What does Bettman do now? "No, no! We can afford to pay more to get a cap! Levitt was wrong!"

Quote:
A large roll-back with ridiculous tax doesn't impress anyone who knows anything about the NHL economics, that's a fact.
It's going to impress the owners and they are the ones who count.

Tom

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12-11-2004, 01:24 PM
  #42
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Originally Posted by Tom_Benjamin
It is my view that Bettman does not want a luxury tax so he will not do this. It is revenue sharing and if there is one thing NHL owners have proven over and over again is that they do not want to share revenues. The Bettman srategy has been "Hard cap or bust".
Bettman has been talking about cost certainty and hard cap is only one solution. A stiff luxury tax is basicly the same thing. Teams are already sharing revenues, tv-contracts and merchandise sales (partly). I don't think it's a problem for them to expand that a little. There will never be full revenue sharing but partial is already existing.

Quote:
Originally Posted by Tom_Benjamin
The strategy was to table a series of hard cap proposals with a ridiculously low threshold with an average salary of $1.3 million and wait. When the players broke, Bettman makes peace by ratcheting up the owner offer to about $1.5 or $1.6 million. Ratcheting up the owner offer wouldn't cost anything because existing contracts would push the average that high any way.
I believe it's all about negotiating strategy, he's just playing hardball. He made PA to blink first to get a better position for the real negotiations.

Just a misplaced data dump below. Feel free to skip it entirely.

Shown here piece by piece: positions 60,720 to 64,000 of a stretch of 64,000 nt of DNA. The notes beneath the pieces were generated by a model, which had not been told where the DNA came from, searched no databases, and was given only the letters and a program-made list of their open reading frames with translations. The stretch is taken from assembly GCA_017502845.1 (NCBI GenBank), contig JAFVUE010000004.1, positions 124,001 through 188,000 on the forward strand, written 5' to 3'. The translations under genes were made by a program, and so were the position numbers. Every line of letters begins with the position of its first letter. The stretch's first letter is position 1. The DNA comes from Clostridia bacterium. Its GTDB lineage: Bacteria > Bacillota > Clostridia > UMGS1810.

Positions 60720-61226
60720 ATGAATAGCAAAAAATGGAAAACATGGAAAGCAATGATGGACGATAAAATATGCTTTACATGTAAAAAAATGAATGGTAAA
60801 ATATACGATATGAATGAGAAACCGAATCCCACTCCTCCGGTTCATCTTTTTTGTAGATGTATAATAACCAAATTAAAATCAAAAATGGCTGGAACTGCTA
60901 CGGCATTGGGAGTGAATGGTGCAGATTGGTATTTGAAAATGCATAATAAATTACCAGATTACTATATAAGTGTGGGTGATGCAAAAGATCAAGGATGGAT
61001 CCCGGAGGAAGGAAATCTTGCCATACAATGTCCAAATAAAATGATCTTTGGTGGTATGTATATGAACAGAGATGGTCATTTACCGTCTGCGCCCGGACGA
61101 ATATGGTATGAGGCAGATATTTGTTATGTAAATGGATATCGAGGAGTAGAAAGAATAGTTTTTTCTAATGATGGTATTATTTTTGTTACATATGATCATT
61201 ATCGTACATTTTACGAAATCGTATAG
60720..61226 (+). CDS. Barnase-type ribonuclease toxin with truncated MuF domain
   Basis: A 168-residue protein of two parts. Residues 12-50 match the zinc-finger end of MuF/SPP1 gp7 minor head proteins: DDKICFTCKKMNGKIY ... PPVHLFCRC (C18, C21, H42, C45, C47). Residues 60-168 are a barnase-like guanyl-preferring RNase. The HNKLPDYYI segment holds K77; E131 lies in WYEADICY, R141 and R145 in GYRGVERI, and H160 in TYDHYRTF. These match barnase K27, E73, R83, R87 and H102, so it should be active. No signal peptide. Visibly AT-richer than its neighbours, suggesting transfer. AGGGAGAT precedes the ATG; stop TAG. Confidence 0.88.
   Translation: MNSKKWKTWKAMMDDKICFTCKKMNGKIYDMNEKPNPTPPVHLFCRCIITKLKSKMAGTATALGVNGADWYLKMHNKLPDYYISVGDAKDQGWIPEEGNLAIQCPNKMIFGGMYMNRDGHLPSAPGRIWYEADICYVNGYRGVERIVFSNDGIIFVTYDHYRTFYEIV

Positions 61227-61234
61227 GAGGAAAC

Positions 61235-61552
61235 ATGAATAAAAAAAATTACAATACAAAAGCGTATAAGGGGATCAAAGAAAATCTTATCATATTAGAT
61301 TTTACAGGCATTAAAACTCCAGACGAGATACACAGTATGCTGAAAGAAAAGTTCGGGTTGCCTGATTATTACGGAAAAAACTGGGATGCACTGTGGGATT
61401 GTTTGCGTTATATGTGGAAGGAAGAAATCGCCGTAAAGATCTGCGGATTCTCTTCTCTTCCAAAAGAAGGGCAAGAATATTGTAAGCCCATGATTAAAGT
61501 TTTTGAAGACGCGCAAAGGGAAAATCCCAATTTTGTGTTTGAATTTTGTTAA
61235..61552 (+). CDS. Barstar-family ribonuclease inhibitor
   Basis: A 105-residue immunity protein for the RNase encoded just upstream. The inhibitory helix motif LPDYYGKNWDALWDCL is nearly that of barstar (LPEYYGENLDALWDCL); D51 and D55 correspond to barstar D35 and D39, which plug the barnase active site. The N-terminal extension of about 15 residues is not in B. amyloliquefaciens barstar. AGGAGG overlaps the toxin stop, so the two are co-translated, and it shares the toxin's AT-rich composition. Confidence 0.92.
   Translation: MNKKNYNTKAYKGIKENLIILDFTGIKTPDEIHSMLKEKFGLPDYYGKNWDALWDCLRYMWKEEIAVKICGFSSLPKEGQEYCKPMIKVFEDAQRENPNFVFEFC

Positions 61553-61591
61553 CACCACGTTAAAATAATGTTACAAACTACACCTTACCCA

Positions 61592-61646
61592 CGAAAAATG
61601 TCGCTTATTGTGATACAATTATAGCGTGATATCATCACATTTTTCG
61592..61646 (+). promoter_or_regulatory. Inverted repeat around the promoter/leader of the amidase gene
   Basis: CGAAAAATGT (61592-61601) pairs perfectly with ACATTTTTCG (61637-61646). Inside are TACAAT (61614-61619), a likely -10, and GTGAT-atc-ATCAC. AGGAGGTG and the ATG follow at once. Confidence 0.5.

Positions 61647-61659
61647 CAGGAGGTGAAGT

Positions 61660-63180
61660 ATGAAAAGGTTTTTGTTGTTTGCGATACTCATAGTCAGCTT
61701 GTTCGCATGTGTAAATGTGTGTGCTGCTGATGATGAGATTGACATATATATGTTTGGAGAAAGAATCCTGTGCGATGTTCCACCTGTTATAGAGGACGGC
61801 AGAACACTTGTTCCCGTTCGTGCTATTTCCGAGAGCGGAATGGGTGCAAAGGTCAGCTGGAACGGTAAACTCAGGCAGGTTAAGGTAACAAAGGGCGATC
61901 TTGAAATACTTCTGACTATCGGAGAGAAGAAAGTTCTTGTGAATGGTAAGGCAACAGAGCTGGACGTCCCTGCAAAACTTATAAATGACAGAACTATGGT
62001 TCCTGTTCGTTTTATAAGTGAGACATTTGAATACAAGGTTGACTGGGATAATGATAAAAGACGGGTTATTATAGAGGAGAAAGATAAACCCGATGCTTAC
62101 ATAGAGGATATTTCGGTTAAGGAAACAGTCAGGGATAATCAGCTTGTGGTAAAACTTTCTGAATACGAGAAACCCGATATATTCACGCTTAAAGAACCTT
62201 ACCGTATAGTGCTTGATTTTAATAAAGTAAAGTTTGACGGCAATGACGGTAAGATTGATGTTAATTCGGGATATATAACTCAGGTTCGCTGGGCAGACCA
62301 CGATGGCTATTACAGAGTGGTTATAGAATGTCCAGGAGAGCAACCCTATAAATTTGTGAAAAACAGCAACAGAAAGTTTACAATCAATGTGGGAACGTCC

Quote:
Originally Posted by Tom_Benjamin
It's going to impress the owners and they are the ones who count. Tom
Remember, it takes only 8 GMs/owners to torpedo any deal.

Lowe, Sutter, Lou, Jacobs, Poile, Maclean, Keenan and Wirtz...Those 8 hardliners will make sure that NHL's goal is achieved.

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12-11-2004, 03:27 PM
  #43
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Originally Posted by Pepper
Bettman has been talking about cost certainty and hard cap is only one solution. A stiff luxury tax is basicly the same thing.
A luxury cap so stiff that nobody exceeds it is not a luxury tax. It is a defacto salary cap. Cost certainty is tying salaries to revenues. That's what the players and owners mean by a salary cap.

Bettman now faces a choice. The owners can take the massive amount of cash the players have put on the table and probably enjoy one of their most profitable years ever. Or they reject the offer - in other words, stick with cost certainty - and tank the season and probably the league.

If a luxury tax system was pretty much the same, Bettman negotiates around the first player proposal. He gets them to concede more and more from the initial 5% offer and a stiffer and stiffer tax.

What was the lockout for if getting that is now his objective? He's been put in the position of offering back cash he has long claimed the owners did not have to get what? Something that he does not want?

Quote:
Teams are already sharing revenues, tv-contracts and merchandise sales (partly). I don't think it's a problem for them to expand that a little. There will never be full revenue sharing but partial is already existing.
It is easy to share league revenues, but in the NHL these revenues amount to 9% of total revenues. League revenues are dropping by $60 million with the new TV deal. The league has rejected player proposals for other revenue sharing higher than $65 million. To them - making up for the loss of TV dollars - is "significant" revenue sharing.

Goodenow makes that point pretty clearly in the player proposal. There is almost no revenue being raised by his luxury tax because the threshold combined with the rollback puts almost everyone under the threshold. Result? No revenue sharing. That is for the owner's benefit.

Quote:
I believe it's all about negotiating strategy, he's just playing hardball. He made PA to blink first to get a better position for the real negotiations.
Yeah? What are the chances now for a hard salary cap? For a formal link between revenues and salaries? I'd say they are zero. Is that the better position Bettman was looking for?